As Danielle Laporte says, “Everything we do is driven by the desire to feel a certain way. Everything. You’re not chasing the goal itself, you’re chasing the feelings that you hope attaining that goal will give you.”

So what feeling do you want to have…after you compete in your first triathlon, for instance? Triumph? Power? Strength? Do you want to know that you accomplished something incredibly challenging, thereby making you the badass you always believed yourself to be? Do you want this so you can inspire your children to shoot for the moon?

Now that’s a powerful “why.”

Don’t Beat Yourself Up

Elite athletes and successful entrepreneurs fall off the wagon just like everyone else. It’s crazy-making to try to form a new habit with the expectation of being perfect when people who have been doing this for years make mistakes on a regular basis. It’s essential not to judge yourself or self-flagellate when you make a mistake, and instead focus on getting back on track as quickly as possible.

Don’t let a cheat day gone wild derail the entire good intention. Self-improvement isn’t a destination. You’re never done. So pick yourself up, give yourself a little “everybody’s human” pep talk, and start again.

One of my favorite reminders of this comes from Voltaire:

“Don’t let the perfect be the enemy of the good.”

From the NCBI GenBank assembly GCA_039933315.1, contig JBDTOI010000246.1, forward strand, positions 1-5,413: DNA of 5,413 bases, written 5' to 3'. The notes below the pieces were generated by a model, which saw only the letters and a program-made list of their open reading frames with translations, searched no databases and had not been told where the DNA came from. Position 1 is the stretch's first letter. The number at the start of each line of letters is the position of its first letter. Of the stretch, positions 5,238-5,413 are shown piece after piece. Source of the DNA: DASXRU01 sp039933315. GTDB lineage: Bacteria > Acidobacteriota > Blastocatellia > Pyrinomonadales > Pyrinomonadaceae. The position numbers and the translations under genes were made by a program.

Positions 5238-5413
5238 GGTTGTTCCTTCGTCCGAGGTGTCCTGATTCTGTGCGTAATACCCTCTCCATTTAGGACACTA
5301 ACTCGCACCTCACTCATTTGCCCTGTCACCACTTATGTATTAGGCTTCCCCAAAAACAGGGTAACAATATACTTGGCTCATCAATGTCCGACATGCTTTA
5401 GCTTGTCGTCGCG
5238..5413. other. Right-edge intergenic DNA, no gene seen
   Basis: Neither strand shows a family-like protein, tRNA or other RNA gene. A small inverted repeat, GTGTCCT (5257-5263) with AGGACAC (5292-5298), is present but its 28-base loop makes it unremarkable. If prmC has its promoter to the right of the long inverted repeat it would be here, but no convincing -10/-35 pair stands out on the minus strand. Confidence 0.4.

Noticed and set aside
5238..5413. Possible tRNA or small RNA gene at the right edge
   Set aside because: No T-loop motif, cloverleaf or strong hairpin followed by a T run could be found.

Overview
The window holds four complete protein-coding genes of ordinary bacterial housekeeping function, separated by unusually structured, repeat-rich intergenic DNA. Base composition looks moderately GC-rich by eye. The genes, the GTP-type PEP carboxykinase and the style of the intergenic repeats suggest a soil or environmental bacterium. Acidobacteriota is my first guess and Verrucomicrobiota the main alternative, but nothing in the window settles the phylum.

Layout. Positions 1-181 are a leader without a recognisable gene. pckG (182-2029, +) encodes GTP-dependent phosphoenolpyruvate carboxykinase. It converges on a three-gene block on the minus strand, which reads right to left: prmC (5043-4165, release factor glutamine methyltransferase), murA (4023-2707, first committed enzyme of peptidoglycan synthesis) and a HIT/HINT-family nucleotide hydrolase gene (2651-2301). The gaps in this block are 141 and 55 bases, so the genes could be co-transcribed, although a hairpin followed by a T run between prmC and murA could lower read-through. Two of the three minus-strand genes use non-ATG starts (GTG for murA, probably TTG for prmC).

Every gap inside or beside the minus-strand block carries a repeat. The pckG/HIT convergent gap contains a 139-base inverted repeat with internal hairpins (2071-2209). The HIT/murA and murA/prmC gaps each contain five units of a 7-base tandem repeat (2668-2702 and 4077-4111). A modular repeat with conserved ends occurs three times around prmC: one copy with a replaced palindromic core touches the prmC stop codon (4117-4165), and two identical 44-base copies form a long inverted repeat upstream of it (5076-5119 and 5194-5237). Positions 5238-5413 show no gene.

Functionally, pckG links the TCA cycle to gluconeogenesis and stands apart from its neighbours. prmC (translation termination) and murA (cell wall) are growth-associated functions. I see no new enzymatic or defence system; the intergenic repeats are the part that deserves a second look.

Oh, how I need to remember this on the regular. It may not be perfect—hell, it may not even be close—but it’s better than Cheetos and Netflix.

Celebrate Small Wins

The key to making your habits stick is to give yourself rewards. Kind of a no-brainer right? Work hard, get a prize?

But because we’re focusing on small goals, sometimes celebrating them gets lost in the shuffle. Don’t let it. Celebrating the victories along the way = more dopamine in your brain. And dopamine is what helps us feel pleasurable, energized, motivated and satisfied. Bottom line? More is better.

And again, prizes.

So here’s your homework in all its glorious simplicity:

Step One: Each day, focus on getting 1% better. That’s it. Just 1%.

This approach is known as kaizen—a Japanese word for continuous improvement. In the business world, its opposite is radical innovation. Applying this to habit forming, kaizen is “jogging for three minutes today” (and consistently throughout the next week), while the radical overhaul is “training for a triathlon.”

These small changes won’t seem like much at first, but that’s the point. Slow and steady wins the race, my friend, and baby steps are far less likely to knock you off the wagon than giant leaps.

Step Two: Keep track of your results.

The easiest way to do this is to download my Habit Tracking Worksheet. Keeping a record of daily accomplishments keeps your habits in the forefront of your mind and allows you to make tweaks when something isn’t working.

Don’t resist this step because it feels rigid. It’s absolutely necessary for success.

After all, James Clear has this to say (and he wrote the book on Habit Formation so that basically makes him new-age Yoda):

“We don’t build new habits in the hope that our lives will become fully automated, repetitive and robotic. We do it because habits are a tool for helping us do the things that make us come alive more frequently and more consistently.”

In other words, healthy habits are an essential ingredient to happiness. And so are the celebrations you grant yourself along the way.